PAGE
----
In their own way, they are the Magnificent Seven, all Army officers and Duke graduates who organized and completed a 500-mile relay run from Duke Chapel to Ground Zero in New York City.
The Seven crossed the finish line Aug. 17. They raised $40,000 for The Mission Continues, a veterans service nonprofit founded by fellow Duke graduate Eric Greitens, a Navy SEAL who lost his legs in Afghanistan.
I’m sure every one of the guys would say the run wasn’t a big deal in terms of physical effort, that the objective was service to their wounded comrades in arms. But I’m also sure that running 75 miles – that’s what each of the Seven did – was hardly a cushy trot along back roads to the Big Apple.
They called their fund-raiser The Freedom 500, and along the way their were joined by police, fire and civilian runners in towns as small as Rising Sun, Md., and as large as Philadelphia.
The Seven are all Army ROTC graduates at Duke: Pat Thompson, Kase Diehl, Matt Jones, Seth Brown, Michael Meehan, Jon Harless and Phil Cotter. All are company-grade officers. Thompson is a two-fer at Duke, not only an Army Reserve officer but also the director of men’s basketball operations.
The Seven ran and slept in shifts. Or slept, that is, as much as one could in the escort vans that accompanied them from Duke Chapel to Ground Zero.
Thinking about the selflessness of the Seven, I was reminded of the lack of transition services for veterans of my generation, the ones who came home from Vietnam to an indifferent government and an America that had turned against not only the war but also the warriors.
Most Vietnam veterans went to the war alone and came home the same way. In Iraq and Afghanistan, the Pentagon relearned the benefit of unit-based decompression.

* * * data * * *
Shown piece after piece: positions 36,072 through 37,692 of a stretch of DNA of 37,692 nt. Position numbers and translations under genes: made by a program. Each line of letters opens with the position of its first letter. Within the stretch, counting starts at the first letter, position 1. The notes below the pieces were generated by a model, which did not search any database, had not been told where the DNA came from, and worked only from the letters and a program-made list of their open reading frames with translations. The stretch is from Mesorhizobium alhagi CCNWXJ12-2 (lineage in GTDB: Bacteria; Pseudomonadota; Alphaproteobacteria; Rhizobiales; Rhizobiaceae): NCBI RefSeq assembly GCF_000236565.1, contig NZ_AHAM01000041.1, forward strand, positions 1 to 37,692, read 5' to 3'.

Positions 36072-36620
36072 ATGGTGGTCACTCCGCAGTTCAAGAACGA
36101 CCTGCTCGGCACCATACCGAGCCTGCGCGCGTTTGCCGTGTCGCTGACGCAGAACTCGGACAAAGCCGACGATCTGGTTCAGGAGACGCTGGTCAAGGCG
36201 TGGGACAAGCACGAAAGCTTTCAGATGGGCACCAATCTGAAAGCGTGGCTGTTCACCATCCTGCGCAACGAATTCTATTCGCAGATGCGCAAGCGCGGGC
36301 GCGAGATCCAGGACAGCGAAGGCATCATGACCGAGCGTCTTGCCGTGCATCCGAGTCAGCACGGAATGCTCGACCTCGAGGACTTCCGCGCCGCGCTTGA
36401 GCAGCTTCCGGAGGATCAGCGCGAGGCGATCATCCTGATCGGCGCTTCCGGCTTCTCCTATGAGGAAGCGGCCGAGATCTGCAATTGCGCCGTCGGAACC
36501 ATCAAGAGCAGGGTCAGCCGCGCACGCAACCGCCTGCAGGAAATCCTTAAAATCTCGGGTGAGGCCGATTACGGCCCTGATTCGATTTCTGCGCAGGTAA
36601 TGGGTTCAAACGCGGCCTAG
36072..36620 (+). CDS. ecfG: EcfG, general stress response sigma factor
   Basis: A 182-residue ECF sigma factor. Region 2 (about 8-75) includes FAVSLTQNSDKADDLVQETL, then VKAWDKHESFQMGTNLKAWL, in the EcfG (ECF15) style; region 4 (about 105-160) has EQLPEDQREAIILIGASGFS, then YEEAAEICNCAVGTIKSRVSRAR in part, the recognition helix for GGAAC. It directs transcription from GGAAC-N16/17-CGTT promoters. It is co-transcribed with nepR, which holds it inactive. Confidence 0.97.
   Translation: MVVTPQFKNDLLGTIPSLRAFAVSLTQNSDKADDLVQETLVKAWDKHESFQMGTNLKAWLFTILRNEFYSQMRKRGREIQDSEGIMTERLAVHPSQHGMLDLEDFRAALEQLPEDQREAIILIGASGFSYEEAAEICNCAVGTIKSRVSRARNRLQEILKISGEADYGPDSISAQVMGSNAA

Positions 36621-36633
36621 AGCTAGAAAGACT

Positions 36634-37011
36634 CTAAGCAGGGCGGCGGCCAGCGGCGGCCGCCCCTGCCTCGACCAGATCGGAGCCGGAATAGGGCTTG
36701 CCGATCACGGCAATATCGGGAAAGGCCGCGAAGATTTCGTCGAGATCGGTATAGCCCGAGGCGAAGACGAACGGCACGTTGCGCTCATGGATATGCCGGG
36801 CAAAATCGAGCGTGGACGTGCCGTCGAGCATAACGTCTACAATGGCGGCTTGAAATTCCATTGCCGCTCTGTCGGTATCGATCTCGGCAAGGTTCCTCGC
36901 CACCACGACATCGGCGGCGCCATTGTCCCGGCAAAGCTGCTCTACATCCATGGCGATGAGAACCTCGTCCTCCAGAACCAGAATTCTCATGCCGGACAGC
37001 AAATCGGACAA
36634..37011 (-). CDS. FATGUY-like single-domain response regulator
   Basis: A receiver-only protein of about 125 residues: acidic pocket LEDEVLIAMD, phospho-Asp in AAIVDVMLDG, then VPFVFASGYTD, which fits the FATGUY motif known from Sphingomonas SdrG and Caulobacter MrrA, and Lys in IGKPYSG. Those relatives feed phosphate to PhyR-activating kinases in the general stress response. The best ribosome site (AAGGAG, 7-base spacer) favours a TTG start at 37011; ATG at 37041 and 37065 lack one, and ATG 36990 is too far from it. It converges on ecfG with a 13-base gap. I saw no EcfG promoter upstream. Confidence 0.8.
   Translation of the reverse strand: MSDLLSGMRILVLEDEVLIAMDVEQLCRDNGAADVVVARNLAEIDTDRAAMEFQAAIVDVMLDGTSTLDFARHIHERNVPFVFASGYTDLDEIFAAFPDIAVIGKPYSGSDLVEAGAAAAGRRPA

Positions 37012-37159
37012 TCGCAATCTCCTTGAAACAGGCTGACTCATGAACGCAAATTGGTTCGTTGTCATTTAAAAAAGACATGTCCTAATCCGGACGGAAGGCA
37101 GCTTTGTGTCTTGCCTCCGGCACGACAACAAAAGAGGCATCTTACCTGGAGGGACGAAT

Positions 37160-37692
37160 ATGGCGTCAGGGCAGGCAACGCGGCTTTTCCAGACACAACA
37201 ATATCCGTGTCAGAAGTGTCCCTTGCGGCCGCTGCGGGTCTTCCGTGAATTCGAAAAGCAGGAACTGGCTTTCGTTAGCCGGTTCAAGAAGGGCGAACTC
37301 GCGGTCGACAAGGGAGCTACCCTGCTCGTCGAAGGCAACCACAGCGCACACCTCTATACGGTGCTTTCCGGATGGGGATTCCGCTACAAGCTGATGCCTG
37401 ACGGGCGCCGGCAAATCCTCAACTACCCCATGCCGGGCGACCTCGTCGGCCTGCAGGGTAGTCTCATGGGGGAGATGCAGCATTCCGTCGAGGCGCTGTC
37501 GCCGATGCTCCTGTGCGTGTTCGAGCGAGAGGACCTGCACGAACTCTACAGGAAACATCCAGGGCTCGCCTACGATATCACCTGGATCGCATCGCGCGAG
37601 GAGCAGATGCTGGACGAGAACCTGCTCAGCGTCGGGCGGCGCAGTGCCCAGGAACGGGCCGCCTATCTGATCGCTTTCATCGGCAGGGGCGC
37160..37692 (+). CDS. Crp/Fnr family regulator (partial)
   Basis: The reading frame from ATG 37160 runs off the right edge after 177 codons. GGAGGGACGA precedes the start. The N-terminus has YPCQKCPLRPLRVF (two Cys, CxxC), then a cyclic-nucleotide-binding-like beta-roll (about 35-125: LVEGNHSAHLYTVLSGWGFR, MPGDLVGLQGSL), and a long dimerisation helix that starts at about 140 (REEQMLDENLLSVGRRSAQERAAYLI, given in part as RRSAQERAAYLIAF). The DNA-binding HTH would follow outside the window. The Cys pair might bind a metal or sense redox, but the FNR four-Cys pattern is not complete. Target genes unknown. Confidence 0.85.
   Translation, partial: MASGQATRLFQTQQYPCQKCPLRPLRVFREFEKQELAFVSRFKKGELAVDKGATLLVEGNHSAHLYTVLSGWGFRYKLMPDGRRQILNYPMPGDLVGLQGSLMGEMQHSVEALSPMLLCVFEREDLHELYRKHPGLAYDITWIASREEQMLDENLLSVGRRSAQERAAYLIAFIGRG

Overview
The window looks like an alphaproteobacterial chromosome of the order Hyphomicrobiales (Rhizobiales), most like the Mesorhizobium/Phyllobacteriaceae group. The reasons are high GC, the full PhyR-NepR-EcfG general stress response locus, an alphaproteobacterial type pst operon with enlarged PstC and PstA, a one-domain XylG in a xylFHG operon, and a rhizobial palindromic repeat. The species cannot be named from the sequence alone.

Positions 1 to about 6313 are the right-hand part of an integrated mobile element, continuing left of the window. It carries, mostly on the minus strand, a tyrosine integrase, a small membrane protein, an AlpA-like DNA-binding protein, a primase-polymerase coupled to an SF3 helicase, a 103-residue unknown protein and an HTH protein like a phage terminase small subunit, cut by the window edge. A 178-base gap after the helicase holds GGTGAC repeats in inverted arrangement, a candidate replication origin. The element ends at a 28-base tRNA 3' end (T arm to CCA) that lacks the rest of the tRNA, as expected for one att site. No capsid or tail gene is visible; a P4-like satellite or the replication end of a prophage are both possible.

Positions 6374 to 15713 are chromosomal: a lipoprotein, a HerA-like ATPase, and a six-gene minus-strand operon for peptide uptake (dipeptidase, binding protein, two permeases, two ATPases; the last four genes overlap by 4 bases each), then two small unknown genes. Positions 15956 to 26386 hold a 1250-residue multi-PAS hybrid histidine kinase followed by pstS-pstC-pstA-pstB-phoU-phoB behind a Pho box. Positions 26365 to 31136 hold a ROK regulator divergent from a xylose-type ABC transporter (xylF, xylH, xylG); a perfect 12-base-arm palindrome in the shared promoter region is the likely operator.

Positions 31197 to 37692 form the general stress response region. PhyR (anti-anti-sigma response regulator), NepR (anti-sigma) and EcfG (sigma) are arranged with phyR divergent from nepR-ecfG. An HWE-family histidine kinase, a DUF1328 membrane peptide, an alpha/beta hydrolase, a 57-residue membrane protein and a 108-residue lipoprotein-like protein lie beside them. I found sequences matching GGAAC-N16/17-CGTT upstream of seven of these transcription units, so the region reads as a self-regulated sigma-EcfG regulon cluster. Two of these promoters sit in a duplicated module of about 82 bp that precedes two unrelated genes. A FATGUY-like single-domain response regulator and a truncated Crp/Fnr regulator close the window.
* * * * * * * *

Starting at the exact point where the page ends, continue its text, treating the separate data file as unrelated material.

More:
But there is another important difference between 1967, when I came back from Vietnam, and 2013 when a new cohort of battle-weary veterans is returning to a country more appreciative of their sacrifices.
Today, in addition to service organizations such as The Mission Continues, there are numerous other programs available to veterans to help them readjust to civilian life. It is not as easy as taking off a uniform for the last time and slipping into civilian dress. The hard part is making the mental transition to life in what we called The Land of the Big PX.
No doubt the Greek warriors of Homer’s time experienced the same world-turned-upside-down effect when they returned from their wars. Indeed, the Greeks put 10 years into conquering Troy (assuming there really was a Trojan War), the same time we put into Iraq.
Organizations such as The Mission Continues do much to bridge the gulf between military and civilian life, in this case with six-month “fellowships” for post 9/11 vets. Each recipient works toward full-time employment through a six-month period of service with a nonprofit involved in educational, environmental or social issues.
So here’s hooah! from a vet from a different time to the Magnificent Seven and all those who supported them along the way to Ground Zero. Hooah! derives from a shout used by British soldiers in the 19th-century Afghan wars – heard, understood and acknowledged.
Fits the occasion, I say.
Bob Wilson, a long time journalist and educator, lives in southwest Durham.